Talon's strikes had torn Jonny's chest and abdomen open.
The magic took hold of her, and she danced away from his strikes as if they were in slow motion.
They were too deep and knotted to be from the daggers or the whip or the hand strikes of his master and his master's men.
He strikes where men are weak.
Maybe, but he strikes me as a more direct type—not someone who'd pull off a stunt like that.
It strikes me the boy could use a friend.
The strikes were enough to cause disarray among the men.
The news that no one had survived the strikes on her condo building made tears rise for a different reason.
It took four strikes before the door caved with a crunch.
Isac was the first to slam an axe into Darian's body, his brutal strikes falling over and over.
One of the guardsmen was half the size of the other two, and his strikes were almost too fast and low for her to catch.
Darian saw the fury cross Jenn's face, and her next strikes were fast and hard enough they might've given her the upper hand she needed.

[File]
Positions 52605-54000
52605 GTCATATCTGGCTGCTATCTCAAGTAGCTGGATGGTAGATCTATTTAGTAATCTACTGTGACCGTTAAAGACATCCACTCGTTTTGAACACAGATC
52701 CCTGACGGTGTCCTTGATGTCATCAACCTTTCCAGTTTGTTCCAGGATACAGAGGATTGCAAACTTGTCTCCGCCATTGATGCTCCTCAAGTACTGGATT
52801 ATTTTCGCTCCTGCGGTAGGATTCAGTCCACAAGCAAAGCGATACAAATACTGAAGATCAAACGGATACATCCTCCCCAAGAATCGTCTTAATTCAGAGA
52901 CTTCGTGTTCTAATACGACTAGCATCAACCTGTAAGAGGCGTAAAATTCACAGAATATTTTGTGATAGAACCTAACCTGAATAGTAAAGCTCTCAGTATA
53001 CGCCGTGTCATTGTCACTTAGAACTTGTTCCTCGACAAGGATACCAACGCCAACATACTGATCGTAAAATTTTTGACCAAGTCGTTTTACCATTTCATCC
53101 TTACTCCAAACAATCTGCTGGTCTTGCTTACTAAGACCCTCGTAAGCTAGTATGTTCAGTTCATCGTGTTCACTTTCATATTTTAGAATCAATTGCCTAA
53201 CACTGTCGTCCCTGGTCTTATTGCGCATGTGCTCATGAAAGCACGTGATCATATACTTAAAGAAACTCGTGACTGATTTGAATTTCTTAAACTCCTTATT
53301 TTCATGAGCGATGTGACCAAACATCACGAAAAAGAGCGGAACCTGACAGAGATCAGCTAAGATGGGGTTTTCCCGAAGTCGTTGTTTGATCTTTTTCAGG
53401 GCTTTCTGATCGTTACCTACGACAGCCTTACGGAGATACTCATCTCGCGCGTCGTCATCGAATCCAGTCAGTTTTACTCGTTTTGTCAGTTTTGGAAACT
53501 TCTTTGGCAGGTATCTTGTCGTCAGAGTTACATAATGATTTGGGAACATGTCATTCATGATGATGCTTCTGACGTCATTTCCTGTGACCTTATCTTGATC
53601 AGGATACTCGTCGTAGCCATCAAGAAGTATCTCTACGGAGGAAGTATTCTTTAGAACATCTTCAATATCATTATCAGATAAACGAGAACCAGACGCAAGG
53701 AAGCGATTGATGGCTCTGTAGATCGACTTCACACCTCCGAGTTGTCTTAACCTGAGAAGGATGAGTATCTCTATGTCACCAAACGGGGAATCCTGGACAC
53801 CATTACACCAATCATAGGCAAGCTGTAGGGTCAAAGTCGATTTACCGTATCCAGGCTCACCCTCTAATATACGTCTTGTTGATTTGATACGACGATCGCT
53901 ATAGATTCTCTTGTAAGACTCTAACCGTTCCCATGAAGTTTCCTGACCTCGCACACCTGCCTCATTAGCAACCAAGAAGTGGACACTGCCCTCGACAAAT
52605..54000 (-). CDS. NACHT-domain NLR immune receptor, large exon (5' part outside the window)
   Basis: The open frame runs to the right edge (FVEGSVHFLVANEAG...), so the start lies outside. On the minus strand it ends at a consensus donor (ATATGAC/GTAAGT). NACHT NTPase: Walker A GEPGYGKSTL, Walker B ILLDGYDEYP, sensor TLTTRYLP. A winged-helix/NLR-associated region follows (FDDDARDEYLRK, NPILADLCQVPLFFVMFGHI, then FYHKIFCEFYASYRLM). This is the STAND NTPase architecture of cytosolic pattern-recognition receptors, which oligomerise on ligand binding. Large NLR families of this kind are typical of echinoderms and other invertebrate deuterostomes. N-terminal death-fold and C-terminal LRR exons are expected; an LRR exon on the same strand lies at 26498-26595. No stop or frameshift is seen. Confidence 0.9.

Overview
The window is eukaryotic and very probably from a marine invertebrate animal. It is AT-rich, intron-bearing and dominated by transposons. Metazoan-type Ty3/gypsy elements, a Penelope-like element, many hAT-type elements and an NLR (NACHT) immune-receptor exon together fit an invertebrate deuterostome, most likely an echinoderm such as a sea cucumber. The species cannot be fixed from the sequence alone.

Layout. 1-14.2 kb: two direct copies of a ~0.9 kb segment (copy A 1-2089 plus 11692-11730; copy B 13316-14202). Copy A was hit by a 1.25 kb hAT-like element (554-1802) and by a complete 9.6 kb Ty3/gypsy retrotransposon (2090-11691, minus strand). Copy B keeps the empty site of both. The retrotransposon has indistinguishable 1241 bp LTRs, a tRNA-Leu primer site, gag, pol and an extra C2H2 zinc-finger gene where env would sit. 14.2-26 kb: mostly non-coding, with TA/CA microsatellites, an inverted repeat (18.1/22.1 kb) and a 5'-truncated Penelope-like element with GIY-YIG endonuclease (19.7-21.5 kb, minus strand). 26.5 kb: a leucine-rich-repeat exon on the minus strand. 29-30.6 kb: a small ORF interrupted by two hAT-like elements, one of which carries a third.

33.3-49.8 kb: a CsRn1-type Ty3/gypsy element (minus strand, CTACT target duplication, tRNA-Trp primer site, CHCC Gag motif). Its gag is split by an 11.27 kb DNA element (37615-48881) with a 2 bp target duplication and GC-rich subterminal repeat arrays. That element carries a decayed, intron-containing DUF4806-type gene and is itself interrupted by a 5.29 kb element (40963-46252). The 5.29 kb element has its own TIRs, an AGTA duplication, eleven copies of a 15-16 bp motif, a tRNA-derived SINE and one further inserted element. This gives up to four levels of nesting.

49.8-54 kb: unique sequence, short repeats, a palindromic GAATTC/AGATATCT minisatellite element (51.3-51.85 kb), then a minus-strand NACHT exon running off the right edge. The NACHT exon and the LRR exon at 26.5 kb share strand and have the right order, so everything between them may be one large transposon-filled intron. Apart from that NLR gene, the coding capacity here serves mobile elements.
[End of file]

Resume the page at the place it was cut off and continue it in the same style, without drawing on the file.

Taran cursed the animal again under his breath and blocked two strikes before they broke free of the footmen.
I heard a tornado never strikes twice in the same spot.
One of the ancient trade routes across the Sahara - that from Tripoli to Kuka in Bornu - strikes the lake at its northwest corner, but this has lost much of its former importance.
From doing so by illness or strikes; (4)
The colonies were, however, to have other and bitter experiences of strikes before Labour recognized that of all means for settling industrial Australians in South America.
We are most horrified by that which strikes closest to us and reminds us of our own mortality.
They inexplicably seem to be the ones who eat a stick of butter every night before bed or chain-smoked Lucky Strikes until they were seventy.
Some have questioned whether Friedman's thesis is 100 percent true, mentioning NATO air strikes against Yugoslavia as a potential exception.
The highest chords he strikes are those of reason and self-love.
It may be that in the distance a fish describes an arc of three or four feet in the air, and there is one bright flash where it emerges, and another where it strikes the water; sometimes the whole silvery arc is revealed; or here and there, perhaps, is a thistle-down floating on its surface, which the fishes dart at and so dimple it again.
But Pfuel, like a man heated in a fight who strikes those on his own side, shouted angrily at his own supporter, Wolzogen: